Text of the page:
Past, present, and future EU trade policy: a conversation with Commissioner Malmström
What was trade policy during the last European Commission? What will be the future of European trade under the next Commission?
video & audio recordings
During this event, European Commissioner for Trade Cecilia Malmström joined Bruegel Senior Fellow André Sapir for a conversation centered around trade policy. As one Commission reaches the end of its term, the EU finds itself entering a new chapter of policymaking and priorities. With the European elections, and the formation of a new administration, questions arise surrounding the agenda concerning trade in the new European Parliament.
The conversation started with Malmström making the observation that the WTO and multilateral systems are under attack such as increased unilateral actions being taken and protectionism. According to the Commissioner, part of the reason to these attacks can be viewed as a failure of the WTO to deliver for developing countries. Another issue Malmström raised is the number of countries that are classified as developing countries. Currently two-thirds of WTO members classify themselves as developing. Malmström proposes a system is needed to graduate countries that are currently classified as developing to reclassify themselves as developed. Malmström discussed the need for is writing new rules within the multilateral system to address state capitalism countries like China. The Commissioner views most urgent issue is the applet body where the USA has been blocking the appointment of the arbitrators because if the nothing happens, unfortunately likely, The WTO will die on the 12th of December. The driving force behind the USA’s complaint is the perceived overreach of the judges, despite the fact that the USA has won 86% of their cases. Malmström notes in case of a WTO collapse there are measures currently being discussed such as a parallel system without the USA or a bilateral conflict resolution based on current statutes of the WTO. Guntram makes the point that bilateral trade agreements can be an insurance policy in case of the WTO breaking up. Malmström argued that reforming the WTO from within is the best option and not to let it collapse and hope something arises. The Commissioner fears that a world without a multilateral system will be a jungle with the strongest prevailing.
The discussion then turned to the USA and China. The USA frustration with China over steel is a frustration that Europeans also share, but the Commissioner does not understand the notion that European allies, many European countries are NATO members, are a security threat to the USA through the European’s steel and car exports. The methods of the USA are not appropriate or legal according to Malmström. The EU doesn’t use methods like the USA but have sharpened their trade defence instruments such as an investment screening mechanism. One step that has been taken is, with the USA and Japan, the EU are trying to draft new rules to engage with China and others. On China, the Commissioner asserted that China has benefited immensely from the multilateral system and China wants to preserver it. Therefore, China should take more of a leading role. Malmström stresses that the EU should not be a mediator between China and other countries. The Commissioner views China as rival for the EU but also a partner.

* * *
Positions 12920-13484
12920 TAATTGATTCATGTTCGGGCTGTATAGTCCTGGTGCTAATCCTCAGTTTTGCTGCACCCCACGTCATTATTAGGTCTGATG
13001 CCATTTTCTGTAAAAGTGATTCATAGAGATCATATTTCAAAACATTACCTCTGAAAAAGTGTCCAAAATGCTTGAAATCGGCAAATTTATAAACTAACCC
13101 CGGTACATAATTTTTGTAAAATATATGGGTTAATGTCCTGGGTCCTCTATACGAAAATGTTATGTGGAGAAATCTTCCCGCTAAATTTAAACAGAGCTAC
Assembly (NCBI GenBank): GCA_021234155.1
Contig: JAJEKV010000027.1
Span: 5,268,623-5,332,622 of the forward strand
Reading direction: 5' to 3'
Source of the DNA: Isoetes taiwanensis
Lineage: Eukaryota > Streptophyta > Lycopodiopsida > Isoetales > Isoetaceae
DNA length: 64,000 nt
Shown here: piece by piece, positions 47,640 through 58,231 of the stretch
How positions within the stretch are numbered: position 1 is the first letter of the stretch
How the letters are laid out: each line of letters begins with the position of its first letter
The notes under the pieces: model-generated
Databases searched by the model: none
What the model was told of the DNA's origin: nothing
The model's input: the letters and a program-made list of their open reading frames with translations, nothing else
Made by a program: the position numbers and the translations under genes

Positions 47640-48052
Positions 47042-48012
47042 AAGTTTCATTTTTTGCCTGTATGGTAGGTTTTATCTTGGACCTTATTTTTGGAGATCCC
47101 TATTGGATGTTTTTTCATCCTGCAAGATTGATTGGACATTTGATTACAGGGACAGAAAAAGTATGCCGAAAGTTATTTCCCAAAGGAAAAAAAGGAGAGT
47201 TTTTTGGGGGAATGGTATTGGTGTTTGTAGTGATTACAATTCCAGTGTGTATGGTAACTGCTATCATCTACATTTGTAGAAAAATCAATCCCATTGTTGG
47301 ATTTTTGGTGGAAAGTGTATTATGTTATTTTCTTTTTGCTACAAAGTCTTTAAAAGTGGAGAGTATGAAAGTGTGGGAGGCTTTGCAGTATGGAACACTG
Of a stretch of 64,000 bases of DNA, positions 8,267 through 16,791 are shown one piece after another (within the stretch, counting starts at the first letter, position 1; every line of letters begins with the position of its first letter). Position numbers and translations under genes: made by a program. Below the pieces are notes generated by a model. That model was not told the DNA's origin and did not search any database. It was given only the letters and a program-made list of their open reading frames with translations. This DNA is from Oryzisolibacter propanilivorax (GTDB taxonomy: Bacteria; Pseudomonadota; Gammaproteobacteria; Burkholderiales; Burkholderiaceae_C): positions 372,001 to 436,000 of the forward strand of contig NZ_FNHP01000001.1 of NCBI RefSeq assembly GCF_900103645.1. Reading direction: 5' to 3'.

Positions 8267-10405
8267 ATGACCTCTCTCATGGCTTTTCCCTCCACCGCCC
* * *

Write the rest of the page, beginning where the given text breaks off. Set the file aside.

Malmström highlighted the success the EU has had on trade agreements with likeminded countries such as Canada and Japan. As well, negotiations with the USA on conformity assessment, WTO reforms, and industrial goods have started and progress is being made. Such agreements are beneficial for both sides as the USA and EU trade “every second” but it could be easier.
Malmström stressed that for the next parliament climate change will be a pressing issue. Malmström personally views a carbon tax as a good idea, but implementation will be complicated and there will be a need for a border adjustment tax. The Commissioner lamented the pause on the plurilateral initiative, called the environmental goods agreement, that would take away tariffs on environmentally friendly goods and techniques.
Some closing remarks that the Commissioner provided were that the EU trade agenda has strong support and unity between EU member states, that a trade agreement with Latin American countries can be reached before the end of this current administration, and Malmström’s advice to the next European Commissioner for Trade is never under estimate the European parliament.
Notes by Akira Soto
Check-in and breakfast
Guntram B. Wolff, Director, Bruegel
European Commissioner for Trade
Guntram B. Wolff
Location & Contact